Some users of Ōwairaka, the maunga in Auckland's Mt Albert, are objecting to the "military" style gate emplacement designed to enforce the summit vehicle ban.
People have taken to social media to mock the grey metal gates described as reminiscent of East European communist style.
And someone has pulled aside a large rock to gain access around the entrance gate.
The local body responsible for the maunga said the new, "robust" style of gates was chosen after people had damaged other summit-road barriers by trying to drive through them. It plans to soften the look of the gates with plants and is investigating having the rocks pinned in place.
Glyn Beaumont wrote on Facebook: "Whilst I totally understand why people don't like 'em [the gates], I'm a fan of brutalist architecture, so I'm gettin' a great post war East Berlin feel from these, comrade."
Another replied: "When we walked through them while they were being erected I asked the construction guys if they'd need my passport or papers handed over before I crossed through... they took a moment to get it then cracked up laughing."
"Hideous", "an atrocity", and out of step with the maunga's "natural beauty" are other comments on the entry and exit gates, while others have likened the scene to a set from the Hunger Games and the Guns of Navarone war film.
But some have welcomed the new safety for walkers and their pets, with the absence of motor vehicles on the narrow summit road.
"[The gates] are fine if you like bicycles and jogging," one said.
Simon Tate, who likes to walk on the suburban mountain, said, "I don't think they look very good at all. They don't match the scenery or the atmosphere of Mt Albert."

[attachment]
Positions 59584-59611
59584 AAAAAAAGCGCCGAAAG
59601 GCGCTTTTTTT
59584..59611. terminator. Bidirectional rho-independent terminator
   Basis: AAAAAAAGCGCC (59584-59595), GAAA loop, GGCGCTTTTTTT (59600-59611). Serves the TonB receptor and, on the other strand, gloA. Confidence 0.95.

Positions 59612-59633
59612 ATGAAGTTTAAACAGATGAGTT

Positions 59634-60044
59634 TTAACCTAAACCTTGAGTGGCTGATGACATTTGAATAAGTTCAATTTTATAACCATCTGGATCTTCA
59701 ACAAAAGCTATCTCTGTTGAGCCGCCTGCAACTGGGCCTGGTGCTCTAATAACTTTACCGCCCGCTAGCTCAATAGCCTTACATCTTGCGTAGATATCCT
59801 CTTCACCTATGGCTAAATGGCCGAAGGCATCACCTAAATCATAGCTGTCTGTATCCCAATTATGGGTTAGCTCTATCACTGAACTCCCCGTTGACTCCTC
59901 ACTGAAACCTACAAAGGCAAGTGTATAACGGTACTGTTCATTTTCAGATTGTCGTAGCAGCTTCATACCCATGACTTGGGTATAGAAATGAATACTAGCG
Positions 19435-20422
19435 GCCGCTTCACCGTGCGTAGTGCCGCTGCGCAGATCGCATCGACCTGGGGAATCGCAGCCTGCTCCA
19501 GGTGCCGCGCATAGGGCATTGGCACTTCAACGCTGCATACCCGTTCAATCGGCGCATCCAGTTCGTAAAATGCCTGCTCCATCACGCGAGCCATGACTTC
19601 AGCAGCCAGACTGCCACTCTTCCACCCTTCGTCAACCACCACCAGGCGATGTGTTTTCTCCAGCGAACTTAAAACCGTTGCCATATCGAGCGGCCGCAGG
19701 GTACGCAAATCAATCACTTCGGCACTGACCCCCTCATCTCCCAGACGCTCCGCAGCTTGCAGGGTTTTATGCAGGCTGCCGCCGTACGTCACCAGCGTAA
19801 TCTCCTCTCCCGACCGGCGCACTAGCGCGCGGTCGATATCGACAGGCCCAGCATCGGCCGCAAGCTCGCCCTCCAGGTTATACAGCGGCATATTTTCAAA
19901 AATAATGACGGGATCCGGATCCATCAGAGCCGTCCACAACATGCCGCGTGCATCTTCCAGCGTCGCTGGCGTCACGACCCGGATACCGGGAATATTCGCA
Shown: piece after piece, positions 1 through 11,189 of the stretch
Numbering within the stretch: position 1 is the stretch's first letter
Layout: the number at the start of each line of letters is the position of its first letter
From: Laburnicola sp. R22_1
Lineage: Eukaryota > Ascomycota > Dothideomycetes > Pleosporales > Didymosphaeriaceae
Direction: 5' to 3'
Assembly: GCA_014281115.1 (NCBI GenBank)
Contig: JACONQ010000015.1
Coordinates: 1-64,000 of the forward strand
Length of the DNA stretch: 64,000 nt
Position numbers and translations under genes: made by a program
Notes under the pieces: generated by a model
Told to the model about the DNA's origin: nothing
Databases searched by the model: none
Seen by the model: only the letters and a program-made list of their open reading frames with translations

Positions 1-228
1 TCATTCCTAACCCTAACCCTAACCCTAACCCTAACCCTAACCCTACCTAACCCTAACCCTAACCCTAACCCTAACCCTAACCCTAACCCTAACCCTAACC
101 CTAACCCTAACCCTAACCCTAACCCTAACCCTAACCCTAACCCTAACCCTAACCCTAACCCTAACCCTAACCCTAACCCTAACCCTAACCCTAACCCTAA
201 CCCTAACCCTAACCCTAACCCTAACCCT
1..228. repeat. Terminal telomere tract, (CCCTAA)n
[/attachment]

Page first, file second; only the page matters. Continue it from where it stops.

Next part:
"They look like a military installation."
"I read that they are planning to plant trees or hedges around the block of the barrier which I think would help.
"It's pretty ghastly. They are very brutalist."
Wikipedia describes brutalist architecture as being characterised by simple, block-like structures that often feature bare building materials.
Mt Albert's maunga is now referred to by three names: Ōwairaka, Te Ahi-kā-a-Rakataura and Mt Albert.
Vehicle access to the summit of Maungawhau/Mt Eden was restricted in January 2016.
The Tūpuna Maunga o Tāmaki Makaurau Authority - an organisation with representatives of mana whenua, Auckland Council and the Crown - said that following the success of that project, it had decided to extend the "pedestrian-only" areas to five other maunga: Maungakiekie/One Tree Hill, Maungarei/Mt Wellington, Ōwairaka/Te Ahi-kā-a-Rakataura/Mt Albert, Pukewīwī/Puketāpapa/Mt Roskill and Takarunga/Mt Victoria.
Cycles are permitted and people with limited mobility can get the barrier access codes to drive past.
The authority's operations manager, Nick Turoa, said it had tried several gate systems for its tihi (summit) road vehicle access restrictions.
"Bollards that descend into the ground require significant invasive earthworks which is not appropriate for every site, and the boom arms are often vandalised by cars attempting to drive through them, resulting in ongoing maintenance costs.
"The style of gate at Ōwairaka/Te Ahi-kā-a-Rakataura/Mt Albert was chosen as it is a robust and reliable method of managing vehicle access to the maunga, and we have now also installed these at Maungarei/Mt Wellington and at Maungakiekie/One Tree Hill. The style has also allowed us to add the original names of the maunga on the gate arm.
"At Ōwairaka/Te Ahi-kā-a-Rakataura/Mt Albert we installed two gates to allow the addition of a new visitor car park inside the maunga boundary while also keeping the loop road open for visitors who have limited mobility and wish to drive to the tihi in their own cars.
"To soften the appearance of the gates we have opted for a visually recessive colour, and in front of the boxes housing the gate mechanism we will plant a specimen kawakawa tree along with native shrubs and groundcovers."
Turoa expected the planting would be done within several weeks, once the weather was wetter, to give the plants the best chance of survival.
"We have added volcanic rocks along verges to prevent vehicles from driving around the gates. We were recently made aware that people have been shifting the rocks and as a result we are looking at a method of pinning them in place to prevent them being moved."